When did the concept of design enter the automotive world?
I would say right from the start. The 1930s was a period in which people began to think concretely of cars as a means of transport for the masses. And although cars remained a luxury that few could afford until the 1960s, even during this initial period it was necessary to deal with issues such as process optimisation, the lean use of materials and components, and the general reduction of vehicle weight All this with the aim of containing production costs to make cars affordable to the widest possible demographic. Between the two world wars, the escalation of political tensions and the aftermath of the Great Depression spawned new ideas regarding vehicle construction layouts and architectures. Subsequently, in the period after the Second World War, the car was no longer an exclusive luxury and began to be conceived as a vehicle for middle-class families. It came to symbolise the dream of emancipation and progress. This immediately had a strong impact on the collective imagination and consumer attitudes. It was at this time that the idea of the “people’s car” emerged.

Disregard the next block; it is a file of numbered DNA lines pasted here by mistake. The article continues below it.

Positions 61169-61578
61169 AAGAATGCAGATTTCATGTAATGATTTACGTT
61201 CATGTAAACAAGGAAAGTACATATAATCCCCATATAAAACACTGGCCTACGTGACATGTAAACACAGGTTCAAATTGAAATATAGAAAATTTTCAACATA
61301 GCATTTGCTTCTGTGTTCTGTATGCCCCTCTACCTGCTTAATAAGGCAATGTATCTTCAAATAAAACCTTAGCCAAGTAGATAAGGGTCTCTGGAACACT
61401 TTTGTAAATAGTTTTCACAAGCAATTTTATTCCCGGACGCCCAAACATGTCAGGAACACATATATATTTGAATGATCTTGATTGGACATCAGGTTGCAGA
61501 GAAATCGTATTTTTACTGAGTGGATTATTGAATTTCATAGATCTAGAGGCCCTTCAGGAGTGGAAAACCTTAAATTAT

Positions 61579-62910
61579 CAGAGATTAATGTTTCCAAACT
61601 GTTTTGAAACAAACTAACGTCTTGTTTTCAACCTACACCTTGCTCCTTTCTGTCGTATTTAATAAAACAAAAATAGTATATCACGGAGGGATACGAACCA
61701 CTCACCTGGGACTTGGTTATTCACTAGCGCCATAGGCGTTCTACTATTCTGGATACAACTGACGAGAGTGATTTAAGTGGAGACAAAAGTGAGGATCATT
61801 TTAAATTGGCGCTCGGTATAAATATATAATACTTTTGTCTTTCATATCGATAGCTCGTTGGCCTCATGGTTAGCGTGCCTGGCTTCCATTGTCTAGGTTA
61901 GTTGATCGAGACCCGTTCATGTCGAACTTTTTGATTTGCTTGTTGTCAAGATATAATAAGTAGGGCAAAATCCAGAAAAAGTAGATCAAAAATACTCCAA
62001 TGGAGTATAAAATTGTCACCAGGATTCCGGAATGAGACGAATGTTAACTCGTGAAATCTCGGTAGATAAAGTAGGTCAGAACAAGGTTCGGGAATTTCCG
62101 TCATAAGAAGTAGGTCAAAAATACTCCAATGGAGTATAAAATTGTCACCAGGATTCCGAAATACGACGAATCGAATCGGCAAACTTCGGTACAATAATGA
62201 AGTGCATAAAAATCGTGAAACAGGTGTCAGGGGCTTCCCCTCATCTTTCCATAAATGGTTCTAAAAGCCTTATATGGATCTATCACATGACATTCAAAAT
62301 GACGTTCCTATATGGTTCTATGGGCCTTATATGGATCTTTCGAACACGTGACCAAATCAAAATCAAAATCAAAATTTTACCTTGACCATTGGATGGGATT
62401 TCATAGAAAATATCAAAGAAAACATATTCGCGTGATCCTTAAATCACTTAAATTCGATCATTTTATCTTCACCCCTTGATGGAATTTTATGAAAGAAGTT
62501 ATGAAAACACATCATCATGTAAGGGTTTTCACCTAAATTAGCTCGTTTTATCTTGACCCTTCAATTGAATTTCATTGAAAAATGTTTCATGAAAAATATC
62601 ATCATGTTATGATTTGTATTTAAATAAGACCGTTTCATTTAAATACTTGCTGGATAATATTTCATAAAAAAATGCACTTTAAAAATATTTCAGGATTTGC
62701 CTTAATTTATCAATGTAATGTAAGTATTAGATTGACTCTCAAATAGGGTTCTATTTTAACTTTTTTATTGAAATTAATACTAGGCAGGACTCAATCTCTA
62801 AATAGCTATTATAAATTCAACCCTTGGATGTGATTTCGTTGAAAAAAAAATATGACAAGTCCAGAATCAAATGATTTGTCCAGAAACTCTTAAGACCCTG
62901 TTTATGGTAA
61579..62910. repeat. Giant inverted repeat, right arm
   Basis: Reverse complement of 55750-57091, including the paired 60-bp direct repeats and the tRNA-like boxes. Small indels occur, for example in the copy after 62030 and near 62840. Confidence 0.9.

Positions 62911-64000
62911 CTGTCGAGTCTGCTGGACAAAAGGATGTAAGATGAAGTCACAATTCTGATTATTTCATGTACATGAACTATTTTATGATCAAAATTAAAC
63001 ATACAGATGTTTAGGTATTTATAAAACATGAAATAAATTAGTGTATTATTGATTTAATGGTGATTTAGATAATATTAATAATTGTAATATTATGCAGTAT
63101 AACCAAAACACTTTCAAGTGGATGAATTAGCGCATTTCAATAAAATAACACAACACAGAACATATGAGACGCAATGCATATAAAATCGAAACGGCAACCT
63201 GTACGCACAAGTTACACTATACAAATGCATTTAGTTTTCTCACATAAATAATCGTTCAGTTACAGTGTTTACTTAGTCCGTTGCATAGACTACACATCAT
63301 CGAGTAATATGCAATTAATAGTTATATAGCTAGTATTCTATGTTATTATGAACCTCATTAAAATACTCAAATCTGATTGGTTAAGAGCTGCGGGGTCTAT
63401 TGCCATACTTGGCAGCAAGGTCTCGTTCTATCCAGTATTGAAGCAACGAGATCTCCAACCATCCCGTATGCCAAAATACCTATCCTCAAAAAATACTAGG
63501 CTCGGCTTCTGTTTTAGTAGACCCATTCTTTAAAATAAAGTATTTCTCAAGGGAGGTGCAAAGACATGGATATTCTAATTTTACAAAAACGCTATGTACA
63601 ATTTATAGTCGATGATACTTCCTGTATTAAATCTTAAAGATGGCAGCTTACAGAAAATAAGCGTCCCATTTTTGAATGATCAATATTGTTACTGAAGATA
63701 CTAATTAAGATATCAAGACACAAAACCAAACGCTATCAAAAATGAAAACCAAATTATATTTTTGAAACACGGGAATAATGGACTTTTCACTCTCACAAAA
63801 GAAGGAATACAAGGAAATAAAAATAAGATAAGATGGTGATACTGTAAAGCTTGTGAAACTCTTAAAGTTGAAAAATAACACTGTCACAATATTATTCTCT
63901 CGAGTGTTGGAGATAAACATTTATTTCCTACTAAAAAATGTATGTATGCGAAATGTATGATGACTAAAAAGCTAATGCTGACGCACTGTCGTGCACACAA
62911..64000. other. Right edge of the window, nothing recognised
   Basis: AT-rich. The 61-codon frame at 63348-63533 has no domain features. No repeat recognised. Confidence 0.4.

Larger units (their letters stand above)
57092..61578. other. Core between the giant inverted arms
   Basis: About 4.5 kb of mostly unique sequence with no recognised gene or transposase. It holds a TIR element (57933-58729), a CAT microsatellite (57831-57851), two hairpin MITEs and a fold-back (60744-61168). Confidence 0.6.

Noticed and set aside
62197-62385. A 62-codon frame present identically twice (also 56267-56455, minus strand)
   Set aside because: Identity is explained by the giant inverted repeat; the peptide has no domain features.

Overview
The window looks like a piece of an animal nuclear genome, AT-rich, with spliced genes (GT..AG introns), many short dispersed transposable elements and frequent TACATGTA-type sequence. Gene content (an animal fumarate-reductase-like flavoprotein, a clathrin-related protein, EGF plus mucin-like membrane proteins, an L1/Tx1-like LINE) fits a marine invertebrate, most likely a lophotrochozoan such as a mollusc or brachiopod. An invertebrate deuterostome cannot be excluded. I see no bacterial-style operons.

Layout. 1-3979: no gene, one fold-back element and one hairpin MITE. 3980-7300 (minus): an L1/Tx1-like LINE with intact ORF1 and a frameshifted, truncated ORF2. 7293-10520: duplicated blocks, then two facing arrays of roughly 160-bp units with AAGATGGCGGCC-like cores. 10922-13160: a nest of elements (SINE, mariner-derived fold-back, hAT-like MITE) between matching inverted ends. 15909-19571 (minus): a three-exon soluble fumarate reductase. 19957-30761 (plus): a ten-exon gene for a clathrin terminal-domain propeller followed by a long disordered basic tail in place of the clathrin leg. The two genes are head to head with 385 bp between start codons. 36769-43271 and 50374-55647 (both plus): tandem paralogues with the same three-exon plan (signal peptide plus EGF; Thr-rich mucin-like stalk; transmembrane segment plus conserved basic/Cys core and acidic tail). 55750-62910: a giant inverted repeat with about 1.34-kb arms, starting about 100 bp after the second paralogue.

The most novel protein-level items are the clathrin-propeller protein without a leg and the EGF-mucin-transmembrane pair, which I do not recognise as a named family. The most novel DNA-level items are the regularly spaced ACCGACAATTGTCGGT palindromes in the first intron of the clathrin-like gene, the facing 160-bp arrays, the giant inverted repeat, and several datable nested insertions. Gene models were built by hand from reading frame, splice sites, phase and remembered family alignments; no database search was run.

Starting from this decisive and revolutionary milestone in the evolution of the automobile, the real challenge facing designers was to develop cars consisting of improvised solutions that delivered good performance based on limited economic and material resources. This, in a certain sense, gave rise to the phenomenon of automotive design as we understand it today: a process resulting from the combination of invention and the optimisation of resources necessary for production, and based on the originality of the solutions and on the identity of the products, which themselves needed to stand out in what was becoming an increasingly competitive commercial environment.
What are the models that first shaped this new way of thinking about cars?
In the history of automotive design there have been timeless projects that managed to bridge the ages because they were visionary and because, thanks to the conceptual and technological solutions they adopted, they managed to amply meet the needs of their target users. They were target-oriented designs, cars that were built with a focus on usability.